Resources for Awakening

Everyone on the Buddhist path struggles with the 3 fires… the fires of cravings, aversions and confusions…  EVERYONE! The Buddha’s very sound advice to everyone is that we should try to extinguish these fires, don’t add any more fuel to them; to put them out and never relight them. Easier said than done!

So, we are all ‘in recovery’ from craving, aversion and confusion….
we are all ‘in recovery’ from greed, hatred and delusion.

As you know, there are no miracle cures for addiction – recovery is a process – and it is different for everyone.  It can take many years to completely overcome the craving for intoxication, the craving for pleasure; the aversion to pain; the craving to become someone/something, the aversion to life, the craving for oblivion.

What you get at places like Wat Thamkrabok and/or New Life Foundation is the foundation of a recovery.  The rest is up to you.  If you look after your Sajja (your intention; your aspiration; your effort) – then your Sajja will look after you.

Perhaps you have read the Hungry Ghost booklet?

Personally, I made a vow at my kitchen table in England never to drink again… that was more than 20-years ago.  (You do not need to fly half-way around the world to vomit in a gutter to get clean… you can do that at home!)

By way of some insight into the Buddhist path of recovery, here are two short quotes from the early Buddhist texts:

“Furthermore, abandoning the use of intoxicants, the disciple of the noble ones abstains from taking intoxicants. In doing so, he gives freedom from danger, freedom from animosity, freedom from oppression to limitless numbers of beings. In giving freedom from danger, freedom from animosity, freedom from oppression to limitless numbers of beings, he gains a share in limitless freedom from danger, freedom from animosity, and freedom from oppression.”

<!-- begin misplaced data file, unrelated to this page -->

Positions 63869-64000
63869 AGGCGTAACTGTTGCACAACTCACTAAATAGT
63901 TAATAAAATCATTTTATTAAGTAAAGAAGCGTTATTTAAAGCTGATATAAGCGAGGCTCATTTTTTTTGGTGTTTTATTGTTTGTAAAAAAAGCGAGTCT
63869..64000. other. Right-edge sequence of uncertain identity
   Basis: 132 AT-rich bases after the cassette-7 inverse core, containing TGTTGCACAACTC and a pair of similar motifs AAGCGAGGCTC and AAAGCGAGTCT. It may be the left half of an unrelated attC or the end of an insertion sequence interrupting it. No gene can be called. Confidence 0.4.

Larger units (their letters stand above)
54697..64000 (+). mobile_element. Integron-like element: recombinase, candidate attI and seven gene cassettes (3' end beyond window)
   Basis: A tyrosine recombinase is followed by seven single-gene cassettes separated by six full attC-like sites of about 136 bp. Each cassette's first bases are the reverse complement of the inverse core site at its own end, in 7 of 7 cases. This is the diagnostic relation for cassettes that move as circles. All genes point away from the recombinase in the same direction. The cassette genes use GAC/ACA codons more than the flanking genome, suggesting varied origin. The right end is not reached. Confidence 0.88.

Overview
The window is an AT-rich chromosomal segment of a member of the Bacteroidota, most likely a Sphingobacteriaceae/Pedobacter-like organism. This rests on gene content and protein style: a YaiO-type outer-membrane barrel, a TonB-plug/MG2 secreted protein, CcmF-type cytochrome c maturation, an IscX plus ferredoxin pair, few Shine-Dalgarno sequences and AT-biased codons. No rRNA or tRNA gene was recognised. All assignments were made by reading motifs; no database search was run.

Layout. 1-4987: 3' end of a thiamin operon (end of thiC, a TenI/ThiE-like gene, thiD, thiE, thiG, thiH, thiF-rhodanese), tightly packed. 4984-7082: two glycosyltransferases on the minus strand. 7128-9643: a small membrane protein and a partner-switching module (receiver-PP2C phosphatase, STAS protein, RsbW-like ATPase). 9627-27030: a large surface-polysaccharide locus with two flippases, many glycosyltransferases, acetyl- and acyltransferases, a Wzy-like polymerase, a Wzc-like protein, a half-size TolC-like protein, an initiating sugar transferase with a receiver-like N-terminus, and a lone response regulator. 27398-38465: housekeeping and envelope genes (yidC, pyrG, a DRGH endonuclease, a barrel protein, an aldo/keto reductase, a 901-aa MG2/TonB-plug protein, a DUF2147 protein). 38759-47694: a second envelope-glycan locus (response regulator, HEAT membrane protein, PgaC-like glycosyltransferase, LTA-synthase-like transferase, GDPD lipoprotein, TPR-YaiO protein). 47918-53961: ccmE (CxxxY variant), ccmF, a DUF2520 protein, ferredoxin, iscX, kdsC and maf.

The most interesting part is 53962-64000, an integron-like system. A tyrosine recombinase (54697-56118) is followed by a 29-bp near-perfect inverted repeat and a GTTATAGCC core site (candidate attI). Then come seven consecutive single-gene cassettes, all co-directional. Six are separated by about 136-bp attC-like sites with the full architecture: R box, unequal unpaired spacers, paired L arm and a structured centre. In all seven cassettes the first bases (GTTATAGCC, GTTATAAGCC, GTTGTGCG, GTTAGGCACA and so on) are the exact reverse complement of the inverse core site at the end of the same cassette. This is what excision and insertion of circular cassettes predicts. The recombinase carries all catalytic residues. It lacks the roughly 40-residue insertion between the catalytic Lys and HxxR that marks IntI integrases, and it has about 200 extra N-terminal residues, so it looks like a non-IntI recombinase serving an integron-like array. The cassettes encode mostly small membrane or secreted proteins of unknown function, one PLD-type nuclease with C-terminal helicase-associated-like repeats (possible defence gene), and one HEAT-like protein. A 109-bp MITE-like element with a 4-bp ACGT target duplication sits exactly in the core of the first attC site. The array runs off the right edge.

[ Buddha: Abhisanda Sutta: Rewards AN:8.39 ]

“A layman who has chosen to practice this Dhamma should not indulge in the drinking of intoxicants. He should not drink them nor encourage others to do so; realising that it leads to madness. Through intoxication foolish people perform evil deeds and cause other heedless people to do likewise. He should avoid intoxication, this occasion for demerit, which stupefies the mind, and is the pleasure of foolish people.”

[ Buddha : Dhammika Sutta: Dhammika SN:2.14 ]

And, for a 12-Step perspective, the following is from an early AA paper called ‘Spiritual Milestones in Alcoholics Anonymous‘:

“Consider the eight-part program laid down in Buddhism: Right view, right aim, right speech, right action, right living, right effort, right mindedness and right contemplation. The Buddhist philosophy, as exemplified by these eight points, could be literally adopted by AA as a substitute for or addition to the Twelve Steps. Generosity, universal love and welfare of others rather than considerations of self are basic to Buddhism.”

[ Spiritual Milestones in AA – ]

I can truly say that by keeping the Sajja (to abandon intoxicants) and living in harmony – as best as I am able – with the Buddhist Five Precepts which includes abstaining from intoxicants, I experience an everyday Nibbana; an everyday Liberation.  Every day I have freedom from cravings; freedom from conflict, freedom from blame, freedom from guilt; freedom from shame and freedom from regret… that is a lot of freedom.

So there is much to smile about on any day of the week.  Everyday Nibbana, every day

For any friends who are struggling with abstinence or recovery – I offer the following resources :

  • Retreats & Workshops :  Hungry Ghost Retreats offer Buddhist principles and practices that encourage and support waking up to life after alcohol, drugs and other distractions.

Wishing you everyday Nibbana, every day.